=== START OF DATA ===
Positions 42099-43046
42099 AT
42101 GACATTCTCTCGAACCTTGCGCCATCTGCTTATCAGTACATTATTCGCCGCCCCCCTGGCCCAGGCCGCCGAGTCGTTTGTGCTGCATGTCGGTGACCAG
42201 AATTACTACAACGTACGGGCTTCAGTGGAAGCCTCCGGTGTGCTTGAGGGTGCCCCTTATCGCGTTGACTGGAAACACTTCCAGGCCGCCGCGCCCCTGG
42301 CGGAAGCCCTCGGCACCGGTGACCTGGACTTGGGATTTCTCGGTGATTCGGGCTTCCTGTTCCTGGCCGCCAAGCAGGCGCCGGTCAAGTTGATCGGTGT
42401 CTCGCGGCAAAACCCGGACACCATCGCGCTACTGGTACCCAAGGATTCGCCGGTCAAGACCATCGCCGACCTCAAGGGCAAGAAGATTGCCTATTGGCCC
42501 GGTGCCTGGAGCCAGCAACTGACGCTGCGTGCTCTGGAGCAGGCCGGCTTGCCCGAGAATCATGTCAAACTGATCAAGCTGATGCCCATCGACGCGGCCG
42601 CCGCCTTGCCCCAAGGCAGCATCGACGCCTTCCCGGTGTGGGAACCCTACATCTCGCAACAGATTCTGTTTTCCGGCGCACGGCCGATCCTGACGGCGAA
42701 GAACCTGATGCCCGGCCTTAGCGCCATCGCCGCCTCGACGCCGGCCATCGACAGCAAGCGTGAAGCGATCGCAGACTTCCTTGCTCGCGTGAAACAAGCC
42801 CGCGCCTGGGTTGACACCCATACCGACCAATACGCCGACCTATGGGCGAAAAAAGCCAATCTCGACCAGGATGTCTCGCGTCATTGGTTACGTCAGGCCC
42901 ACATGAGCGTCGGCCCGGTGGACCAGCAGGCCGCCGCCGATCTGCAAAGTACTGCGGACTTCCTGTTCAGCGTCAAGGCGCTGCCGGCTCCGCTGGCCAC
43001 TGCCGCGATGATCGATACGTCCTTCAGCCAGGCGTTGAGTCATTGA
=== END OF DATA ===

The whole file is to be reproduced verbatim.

Positions 42099-43046
42099 AT
42101 GACATTCTCTCGAACCTTGCGCCATCTGCTTATCAGTACATTATTCGCCGCCCCCCTGGCCCAGGCCGCCGAGTCGTTTGTGCTGCATGTCGGTGACCAG
42201 AATTACTACAACGTACGGGCTTCAGTGGAAGCCTCCGGTGTGCTTGAGGGTGCCCCTTATCGCGTTGACTGGAAACACTTCCAGGCCGCCGCGCCCCTGG
42301 CGGAAGCCCTCGGCACCGGTGACCTGGACTTGGGATTTCTCGGTGATTCGGGCTTCCTGTTCCTGGCCGCCAAGCAGGCGCCGGTCAAGTTGATCGGTGT
42401 CTCGCGGCAAAACCCGGACACCATCGCGCTACTGGTACCCAAGGATTCGCCGGTCAAGACCATCGCCGACCTCAAGGGCAAGAAGATTGCCTATTGGCCC
42501 GGTGCCTGGAGCCAGCAACTGACGCTGCGTGCTCTGGAGCAGGCCGGCTTGCCCGAGAATCATGTCAAACTGATCAAGCTGATGCCCATCGACGCGGCCG
42601 CCGCCTTGCCCCAAGGCAGCATCGACGCCTTCCCGGTGTGGGAACCCTACATCTCGCAACAGATTCTGTTTTCCGGCGCACGGCCGATCCTGACGGCGAA
42701 GAACCTGATGCCCGGCCTTAGCGCCATCGCCGCCTCGACGCCGGCCATCGACAGCAAGCGTGAAGCGATCGCAGACTTCCTTGCTCGCGTGAAACAAGCC
42801 CGCGCCTGGGTTGACACCCATACCGACCAATACGCCGACCTATGGGCGAAAAAAGCCAATCTCGACCAGGATGTCTCGCGTCATTGGTTACGTCAGGCCC
42901 ACATGAGCGTCGGCCCGGTGGACCAGCAGGCCGCCGCCGATCTGCAAAGTACTGCGGACTTCCTGTTCAGCGTCAAGGCGCTGCCGGCTCCGCTGGCCAC
43001 TGCCGCGATGATCGATACGTCCTTCAGCCAGGCGTTGAGTCATTGA